By A.J. Hazarabedian
The City of Modesto will consider acquiring properties by eminent domain for the Pelandale Avenue freeway interchange project at tonight’s city council meeting. According to the Modesto Bee’s article, “Modesto considers seizing sites for Pelandale freeway project,” the City has been negotiating with affected property and business owners since March, yet an agreement has been made with only one of the eight parcels required for the project.
The Pelandale Avenue project plans to “replace an inadequate three-lane span with a seven-lane crossing at a better angle for traffic, with new southbound ramps,” as reported by the Modesto Bee. The interchange was not built for the amount of traffic it now receives due to the popular businesses in the area.
A few businesses will be affected by this project, including a Quik Stop gas station and convenience store, Dolphin Spas & Stoves, as well as a vacant commercial property. Temporary construction easements for up to one year are needed from neighboring properties, of which one has agreed to an offer of $4,800.
Under California’s Eminent Domain law, the government is required to pay the “fair market value” of the property. The fair market value of the property taken is the highest price on the date of valuation that would be agreed to by the seller, being willing to sell under no particular or urgent necessity for doing, nor obliged to sell, and a buyer, being ready, willing and able to buy but under no particular necessity for so doing, each dealing with the other with full knowledge of all the uses and purposes for which the property is reasonably adaptable and available.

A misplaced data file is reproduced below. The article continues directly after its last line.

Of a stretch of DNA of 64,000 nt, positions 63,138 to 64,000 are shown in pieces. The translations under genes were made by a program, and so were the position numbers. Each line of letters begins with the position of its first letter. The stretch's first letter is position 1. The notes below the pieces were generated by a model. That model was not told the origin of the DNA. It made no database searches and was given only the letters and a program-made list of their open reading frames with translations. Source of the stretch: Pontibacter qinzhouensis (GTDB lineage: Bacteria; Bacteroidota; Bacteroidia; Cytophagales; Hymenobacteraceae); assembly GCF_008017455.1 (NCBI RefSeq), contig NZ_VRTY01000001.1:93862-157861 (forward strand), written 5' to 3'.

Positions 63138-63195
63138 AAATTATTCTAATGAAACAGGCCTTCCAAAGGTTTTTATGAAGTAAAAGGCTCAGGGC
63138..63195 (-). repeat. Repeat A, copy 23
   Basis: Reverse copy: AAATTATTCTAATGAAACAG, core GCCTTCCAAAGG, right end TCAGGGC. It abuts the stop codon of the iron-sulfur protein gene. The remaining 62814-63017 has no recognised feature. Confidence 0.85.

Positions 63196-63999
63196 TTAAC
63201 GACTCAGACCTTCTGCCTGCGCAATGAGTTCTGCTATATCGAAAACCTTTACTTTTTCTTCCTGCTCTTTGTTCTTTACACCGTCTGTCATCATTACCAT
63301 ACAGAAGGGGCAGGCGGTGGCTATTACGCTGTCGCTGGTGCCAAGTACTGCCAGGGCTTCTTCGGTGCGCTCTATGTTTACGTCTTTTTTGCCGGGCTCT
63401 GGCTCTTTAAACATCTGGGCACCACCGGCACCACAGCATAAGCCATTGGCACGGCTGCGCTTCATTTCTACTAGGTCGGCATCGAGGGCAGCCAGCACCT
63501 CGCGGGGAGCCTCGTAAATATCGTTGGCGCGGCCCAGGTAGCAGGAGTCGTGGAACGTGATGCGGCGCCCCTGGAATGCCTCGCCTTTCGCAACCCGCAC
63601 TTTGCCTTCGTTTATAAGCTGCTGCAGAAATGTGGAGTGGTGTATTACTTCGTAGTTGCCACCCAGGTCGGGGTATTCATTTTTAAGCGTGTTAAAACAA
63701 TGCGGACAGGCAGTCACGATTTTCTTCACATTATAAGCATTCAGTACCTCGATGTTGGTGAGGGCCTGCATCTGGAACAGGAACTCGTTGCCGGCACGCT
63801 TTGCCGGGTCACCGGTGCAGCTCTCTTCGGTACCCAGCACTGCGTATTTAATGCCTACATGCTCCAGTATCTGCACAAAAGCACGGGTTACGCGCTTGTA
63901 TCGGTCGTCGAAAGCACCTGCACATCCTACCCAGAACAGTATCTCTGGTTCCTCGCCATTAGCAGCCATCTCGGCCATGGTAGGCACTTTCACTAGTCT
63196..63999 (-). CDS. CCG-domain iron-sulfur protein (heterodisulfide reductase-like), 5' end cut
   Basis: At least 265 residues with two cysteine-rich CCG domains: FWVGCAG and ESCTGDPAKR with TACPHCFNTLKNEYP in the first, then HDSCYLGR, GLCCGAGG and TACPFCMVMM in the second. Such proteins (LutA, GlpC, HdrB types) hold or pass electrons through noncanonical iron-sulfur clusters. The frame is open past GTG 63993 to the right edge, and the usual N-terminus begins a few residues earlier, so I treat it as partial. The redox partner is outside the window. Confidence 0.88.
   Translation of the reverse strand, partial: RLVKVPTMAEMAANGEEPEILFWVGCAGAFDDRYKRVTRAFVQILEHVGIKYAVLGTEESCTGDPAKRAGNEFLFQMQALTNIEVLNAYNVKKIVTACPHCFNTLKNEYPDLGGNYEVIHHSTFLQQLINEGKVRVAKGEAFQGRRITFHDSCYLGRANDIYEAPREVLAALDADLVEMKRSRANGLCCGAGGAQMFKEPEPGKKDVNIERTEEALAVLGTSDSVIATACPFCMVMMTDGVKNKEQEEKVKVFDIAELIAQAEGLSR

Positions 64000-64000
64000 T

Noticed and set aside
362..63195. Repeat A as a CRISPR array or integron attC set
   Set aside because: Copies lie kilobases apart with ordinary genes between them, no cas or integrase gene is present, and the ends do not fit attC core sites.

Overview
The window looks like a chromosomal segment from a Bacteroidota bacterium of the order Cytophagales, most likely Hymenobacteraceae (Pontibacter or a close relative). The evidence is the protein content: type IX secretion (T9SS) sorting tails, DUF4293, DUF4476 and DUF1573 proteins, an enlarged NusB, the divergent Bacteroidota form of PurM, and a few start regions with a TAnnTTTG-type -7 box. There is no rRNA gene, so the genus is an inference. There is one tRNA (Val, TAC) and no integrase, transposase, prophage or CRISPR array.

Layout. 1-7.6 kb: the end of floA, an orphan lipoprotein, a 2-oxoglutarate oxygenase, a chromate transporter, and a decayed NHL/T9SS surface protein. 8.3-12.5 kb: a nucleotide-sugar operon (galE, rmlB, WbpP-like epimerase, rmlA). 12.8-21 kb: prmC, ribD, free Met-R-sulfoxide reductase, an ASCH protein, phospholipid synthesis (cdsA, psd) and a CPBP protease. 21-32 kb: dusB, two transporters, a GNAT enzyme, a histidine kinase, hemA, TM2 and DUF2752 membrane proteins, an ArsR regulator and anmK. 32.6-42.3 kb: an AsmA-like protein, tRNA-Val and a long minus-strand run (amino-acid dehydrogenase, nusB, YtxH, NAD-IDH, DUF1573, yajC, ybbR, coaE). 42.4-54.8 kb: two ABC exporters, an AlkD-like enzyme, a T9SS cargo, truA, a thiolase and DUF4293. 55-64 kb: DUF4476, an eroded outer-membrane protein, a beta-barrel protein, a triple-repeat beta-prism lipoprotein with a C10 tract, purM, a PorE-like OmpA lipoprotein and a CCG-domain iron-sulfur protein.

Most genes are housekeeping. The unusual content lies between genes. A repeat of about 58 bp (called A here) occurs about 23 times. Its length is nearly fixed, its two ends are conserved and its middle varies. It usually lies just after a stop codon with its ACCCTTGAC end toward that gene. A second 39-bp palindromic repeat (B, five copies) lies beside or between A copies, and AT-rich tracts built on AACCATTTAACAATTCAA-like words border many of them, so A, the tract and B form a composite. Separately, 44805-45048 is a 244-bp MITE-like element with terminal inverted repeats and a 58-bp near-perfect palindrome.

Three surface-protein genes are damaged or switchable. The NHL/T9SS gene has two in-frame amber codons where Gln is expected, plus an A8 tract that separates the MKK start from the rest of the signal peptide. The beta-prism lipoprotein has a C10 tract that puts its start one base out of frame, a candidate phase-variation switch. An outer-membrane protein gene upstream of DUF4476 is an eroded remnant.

This is a bit different from the definition of market value used in the marketplace. Put simply, owners in eminent domain proceedings are entitled to the “highest” price that might reasonably be expected. This is determined by appraisal opinion, and the government’s and owners’ appraisers often differ substantially in their opinions of what the “highest” price should be. The owners involved in this project are apparently dissatisfied with the City’s appraisals, so the City’s options are to either agree to pay the owners an amount that satisfies the owners, force the sales through eminent domain, or drop the project.
If the City decides to pursue eminent domain after tonight’s council meeting, these matters will then move into the hands of the Superior Court, and the owners will be entitled to a jury trial to determine the amount of compensation. Stay tuned…